Starbucks is closing stores and shifting operations amid COVID-19
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Starbucks has been pushing its mobile order and pick up option for a while, but more customers (like me, this morning) are using that option because of COVID-19.
I was in and out with my cold brew and iced lemon loaf cake in under a minute.
The whole experience felt like a far cry from the not-your-work, not-your-home destination that Starbucks used to be after — what some called “the third place.”
“In the short term, I think there’s probably a reimagining of what the third place looks like,” said Trevor Boomstra, a restaurant industry consultant with AlixPartners.
Starbucks said Wednesday it will close up to 400 stores over the next 18 months and renovate and relocate others. Starbucks said it will be adding more on-the-go options like drive-thrus, curbside pickup and walk-up windows at hundreds of stores to accommodate customers in the age of social distancing.
There’s a sense of urgency because Starbucks said it’s lost $3.2 billion in revenue since the onset of the pandemic.
“Starbucks wants to get people back into the daily routine of having Starbucks,” said Alex Susskind, associate dean for academic affairs in the School of Hotel Administration at Cornell University. “Emphasizing the to-go element will make it easier for them to reach everybody consistently.”
Giant companies like Starbucks can afford to invest in rethinking and reshaping business models. But Spencer Turer, vice president at Coffee Enterprises, said many others don’t have that luxury.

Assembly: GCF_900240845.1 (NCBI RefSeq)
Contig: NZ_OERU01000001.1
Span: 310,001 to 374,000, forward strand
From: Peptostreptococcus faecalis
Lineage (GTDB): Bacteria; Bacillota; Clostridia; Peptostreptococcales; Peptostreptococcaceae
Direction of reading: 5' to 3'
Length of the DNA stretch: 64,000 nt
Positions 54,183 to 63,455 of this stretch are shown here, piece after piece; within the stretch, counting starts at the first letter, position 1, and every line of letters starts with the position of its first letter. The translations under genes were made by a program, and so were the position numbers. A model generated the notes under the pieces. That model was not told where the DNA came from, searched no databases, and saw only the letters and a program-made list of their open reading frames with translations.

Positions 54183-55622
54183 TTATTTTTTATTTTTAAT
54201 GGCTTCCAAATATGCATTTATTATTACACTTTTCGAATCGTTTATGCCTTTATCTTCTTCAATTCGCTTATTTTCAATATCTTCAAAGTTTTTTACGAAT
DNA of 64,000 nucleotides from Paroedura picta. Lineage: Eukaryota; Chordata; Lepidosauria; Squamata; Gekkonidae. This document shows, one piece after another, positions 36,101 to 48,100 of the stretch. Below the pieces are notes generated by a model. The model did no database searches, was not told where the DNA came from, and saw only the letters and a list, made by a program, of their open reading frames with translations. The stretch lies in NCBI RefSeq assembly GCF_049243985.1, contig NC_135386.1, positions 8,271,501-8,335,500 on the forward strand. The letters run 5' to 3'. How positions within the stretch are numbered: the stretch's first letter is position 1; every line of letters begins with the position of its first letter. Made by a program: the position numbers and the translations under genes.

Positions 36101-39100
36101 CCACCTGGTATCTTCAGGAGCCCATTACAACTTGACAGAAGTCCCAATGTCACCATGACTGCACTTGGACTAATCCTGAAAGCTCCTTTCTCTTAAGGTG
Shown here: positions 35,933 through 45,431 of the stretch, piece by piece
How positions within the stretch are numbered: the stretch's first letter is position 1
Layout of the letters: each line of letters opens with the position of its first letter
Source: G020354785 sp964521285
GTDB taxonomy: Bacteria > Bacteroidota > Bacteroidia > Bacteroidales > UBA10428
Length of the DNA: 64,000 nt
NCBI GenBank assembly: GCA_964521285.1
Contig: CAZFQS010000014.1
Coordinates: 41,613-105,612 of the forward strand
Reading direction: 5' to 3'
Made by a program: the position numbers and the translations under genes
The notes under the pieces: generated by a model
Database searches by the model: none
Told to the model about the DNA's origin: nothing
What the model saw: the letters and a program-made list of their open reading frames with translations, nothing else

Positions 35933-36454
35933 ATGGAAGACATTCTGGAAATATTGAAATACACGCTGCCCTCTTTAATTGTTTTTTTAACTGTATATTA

“A lot of independent specialty cafes may not have the facilities to be able to do that kind of service to maintain the financial integrity of their business,” he said.
Other retailers will be looking to Starbucks to see what works, Turer said, as all restaurants make post-COVID-19 adjustments.
COVID-19 Economy FAQs
What do I need to know about tax season this year?
Glad you asked! We have a whole separate FAQ section on that. Some quick hits: The deadline has been extended from April 15 to May 17 for individuals. Also, millions of people received unemployment benefits in 2020 — up to $10,200 of which will now be tax-free for those with an adjusted gross income of less than $150,000. And, for those who filed before the American Rescue Plan passed, simply put, you do not need to file an amended return at the moment. Find answers to the rest of your questions here.
How long will it be until the economy is back to normal?
It feels like things are getting better, more and more people getting vaccinated, more businesses opening, but we’re not entirely out of the woods. To illustrate: two recent pieces of news from the Centers for Disease Control. Item 1: The CDC is extending its tenant eviction moratorium to June 30. Item 2: The cruise industry didn’t get what it wanted — restrictions on sailing from U.S. ports will stay in place until November. Very different issues with different stakes, but both point to the fact that the CDC thinks we still have a ways to go before the pandemic is over, according to Dr. Philip Landrigan, who used to work at the CDC and now teaches at Boston College.
How are those COVID relief payments affecting consumers?
Payments started going out within days of President Joe Biden signing the American Rescue Plan, and that’s been a big shot in the arm for consumers, said John Leer at Morning Consult, which polls Americans every day. “Consumer confidence is really on a tear. They are growing more confident at a faster rate than they have following the prior two stimulus packages.” Leer said this time around the checks are bigger and they’re getting out faster. Now, rising confidence is likely to spark more consumer spending. But Lisa Rowan at Forbes Advisor said it’s not clear how much or how fast.
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